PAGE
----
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Frankenstien's Grant Proposal

            I, alongside a board composed of Doctor's in the fields of Chemistry, Physics, and Psychology will lead the discussion and evaluation of Victor Frankenstein's grant application. He wishes to continue his research in the field of the reanimation of dead tissue. We realize that this is a controversial matter with many ethical problems; however, we would like to analyze this matter thoroughly because the practical applications of this research to the scientific community may outweigh the negatives. The fact of the matter is that Victor Frankenstein has achieved a feat of science that has been deemed impossible by those who have attempted to recreate Dr. Frankenstein's experiments. This research provides insight to the human nature and existence thought only to be known by god. However, there are many questions of morality that need to be discussed before allowing such research to continue. We will be referencing Victor Frankenstein's previous work and experiences from the text of Frankenstein, the Modern-Day Prometheus written by Mary Shelly.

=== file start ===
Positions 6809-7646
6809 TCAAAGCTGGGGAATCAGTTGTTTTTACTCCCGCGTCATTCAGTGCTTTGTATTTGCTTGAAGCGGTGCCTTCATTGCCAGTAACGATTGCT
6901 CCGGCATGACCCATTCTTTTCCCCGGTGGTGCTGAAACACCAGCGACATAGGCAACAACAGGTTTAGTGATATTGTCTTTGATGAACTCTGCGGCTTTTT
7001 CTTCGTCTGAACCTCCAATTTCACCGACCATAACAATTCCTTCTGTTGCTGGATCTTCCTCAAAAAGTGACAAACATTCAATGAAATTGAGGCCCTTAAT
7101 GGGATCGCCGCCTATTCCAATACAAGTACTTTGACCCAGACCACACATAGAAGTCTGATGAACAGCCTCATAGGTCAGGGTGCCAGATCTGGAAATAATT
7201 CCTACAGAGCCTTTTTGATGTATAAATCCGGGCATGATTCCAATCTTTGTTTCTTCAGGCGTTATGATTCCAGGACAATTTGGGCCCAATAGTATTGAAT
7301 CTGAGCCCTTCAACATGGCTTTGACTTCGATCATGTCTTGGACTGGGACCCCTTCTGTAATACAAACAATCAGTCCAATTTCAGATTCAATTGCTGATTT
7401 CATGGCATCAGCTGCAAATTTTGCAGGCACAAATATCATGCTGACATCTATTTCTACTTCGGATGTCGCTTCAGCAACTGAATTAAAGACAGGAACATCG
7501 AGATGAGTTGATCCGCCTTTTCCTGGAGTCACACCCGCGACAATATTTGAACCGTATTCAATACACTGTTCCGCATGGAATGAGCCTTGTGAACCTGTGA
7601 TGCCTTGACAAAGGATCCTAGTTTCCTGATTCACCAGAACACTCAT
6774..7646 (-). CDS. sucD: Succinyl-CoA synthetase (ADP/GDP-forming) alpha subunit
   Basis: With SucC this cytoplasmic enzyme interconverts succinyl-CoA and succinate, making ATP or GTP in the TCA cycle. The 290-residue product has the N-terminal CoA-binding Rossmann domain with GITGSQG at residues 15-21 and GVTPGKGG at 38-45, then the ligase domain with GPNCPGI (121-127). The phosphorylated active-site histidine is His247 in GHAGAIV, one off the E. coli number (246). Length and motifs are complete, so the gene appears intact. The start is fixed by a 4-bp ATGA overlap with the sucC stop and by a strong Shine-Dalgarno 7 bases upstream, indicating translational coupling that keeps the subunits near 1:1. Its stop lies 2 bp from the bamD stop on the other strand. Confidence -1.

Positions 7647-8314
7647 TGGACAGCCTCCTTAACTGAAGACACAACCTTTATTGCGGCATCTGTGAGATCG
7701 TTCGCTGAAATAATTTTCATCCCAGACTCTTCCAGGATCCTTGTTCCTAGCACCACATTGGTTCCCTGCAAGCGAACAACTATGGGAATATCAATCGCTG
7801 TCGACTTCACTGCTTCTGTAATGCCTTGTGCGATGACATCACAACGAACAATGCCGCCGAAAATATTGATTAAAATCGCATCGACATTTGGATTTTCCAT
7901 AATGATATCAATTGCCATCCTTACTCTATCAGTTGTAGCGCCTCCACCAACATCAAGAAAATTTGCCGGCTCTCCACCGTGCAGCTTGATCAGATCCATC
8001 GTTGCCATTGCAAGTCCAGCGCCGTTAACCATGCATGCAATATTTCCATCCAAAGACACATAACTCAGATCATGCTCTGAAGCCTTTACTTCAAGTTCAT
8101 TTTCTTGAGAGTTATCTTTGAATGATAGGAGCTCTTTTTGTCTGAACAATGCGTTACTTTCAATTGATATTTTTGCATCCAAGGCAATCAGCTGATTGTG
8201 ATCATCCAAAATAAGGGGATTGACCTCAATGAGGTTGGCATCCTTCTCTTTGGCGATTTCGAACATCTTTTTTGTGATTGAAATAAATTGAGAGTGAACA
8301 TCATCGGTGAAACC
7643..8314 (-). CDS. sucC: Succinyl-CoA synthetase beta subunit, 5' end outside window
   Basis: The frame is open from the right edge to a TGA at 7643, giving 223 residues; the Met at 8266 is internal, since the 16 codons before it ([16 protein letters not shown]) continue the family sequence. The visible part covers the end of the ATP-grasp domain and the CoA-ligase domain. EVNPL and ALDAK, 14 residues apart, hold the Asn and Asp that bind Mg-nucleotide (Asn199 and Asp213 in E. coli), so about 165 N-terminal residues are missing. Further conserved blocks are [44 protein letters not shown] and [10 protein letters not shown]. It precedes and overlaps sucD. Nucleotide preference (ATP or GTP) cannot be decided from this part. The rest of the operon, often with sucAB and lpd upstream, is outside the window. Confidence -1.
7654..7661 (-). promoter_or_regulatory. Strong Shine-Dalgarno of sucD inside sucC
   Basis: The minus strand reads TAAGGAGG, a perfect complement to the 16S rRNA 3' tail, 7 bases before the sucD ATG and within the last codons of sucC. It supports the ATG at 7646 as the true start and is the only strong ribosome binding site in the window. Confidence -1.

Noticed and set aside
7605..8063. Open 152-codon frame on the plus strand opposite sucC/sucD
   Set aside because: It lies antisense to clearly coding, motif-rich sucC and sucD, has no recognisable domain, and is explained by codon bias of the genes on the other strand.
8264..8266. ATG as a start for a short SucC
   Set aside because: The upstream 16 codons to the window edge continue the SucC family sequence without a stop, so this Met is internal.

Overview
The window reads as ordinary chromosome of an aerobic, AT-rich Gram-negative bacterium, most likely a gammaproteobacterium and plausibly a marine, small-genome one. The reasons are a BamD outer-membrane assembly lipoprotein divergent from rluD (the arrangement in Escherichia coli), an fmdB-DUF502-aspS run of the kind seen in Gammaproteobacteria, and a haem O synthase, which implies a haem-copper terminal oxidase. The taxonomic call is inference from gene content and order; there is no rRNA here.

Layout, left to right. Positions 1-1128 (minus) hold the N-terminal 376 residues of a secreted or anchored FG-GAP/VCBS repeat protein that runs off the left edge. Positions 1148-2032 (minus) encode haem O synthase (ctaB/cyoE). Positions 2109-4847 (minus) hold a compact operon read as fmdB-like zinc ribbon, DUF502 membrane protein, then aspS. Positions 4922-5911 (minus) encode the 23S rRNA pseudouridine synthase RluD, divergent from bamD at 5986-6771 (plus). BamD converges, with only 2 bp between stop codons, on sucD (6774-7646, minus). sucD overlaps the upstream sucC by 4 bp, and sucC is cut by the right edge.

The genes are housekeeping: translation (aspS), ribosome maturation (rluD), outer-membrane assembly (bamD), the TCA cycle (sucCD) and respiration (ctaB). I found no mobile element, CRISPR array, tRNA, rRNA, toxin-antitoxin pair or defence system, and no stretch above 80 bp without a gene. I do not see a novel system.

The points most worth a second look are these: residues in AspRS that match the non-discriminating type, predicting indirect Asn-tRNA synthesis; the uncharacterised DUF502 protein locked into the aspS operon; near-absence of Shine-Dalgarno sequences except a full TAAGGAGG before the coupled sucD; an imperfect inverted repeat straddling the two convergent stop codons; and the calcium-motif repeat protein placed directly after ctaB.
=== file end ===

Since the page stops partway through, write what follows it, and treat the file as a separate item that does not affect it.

From the outcome and tragedies of Victor's previous work, we were shocked to discover that he was applying for a grant to further his research. During his last experiment, Victor appears to dangerously consume himself in his labor and goal of reanimating dead tissue. He quarantines himself in his studies and disregards all else, becoming distant from the outside world. He fails to respond to letters from family as well as taking care of his physical well-being (Chapter 4). Multiple fatalities of people close to Dr. Frankenstein occurred due to his secrecy and neglect of his previous work. His younger brother William and colleague Henry Clerval were killed by the first specimen (Chapter 8 & 19). Robert Walton, who rescued Victor from death in the arctic, quotes that Victor – upon discovering Walton's intent of his voyage to the North Pole – spoke: "You seek for knowledge and wisdom, as I once did; and I ardently hope that the gratification of your wishes may not be a serpent to sting you, as mine has been.

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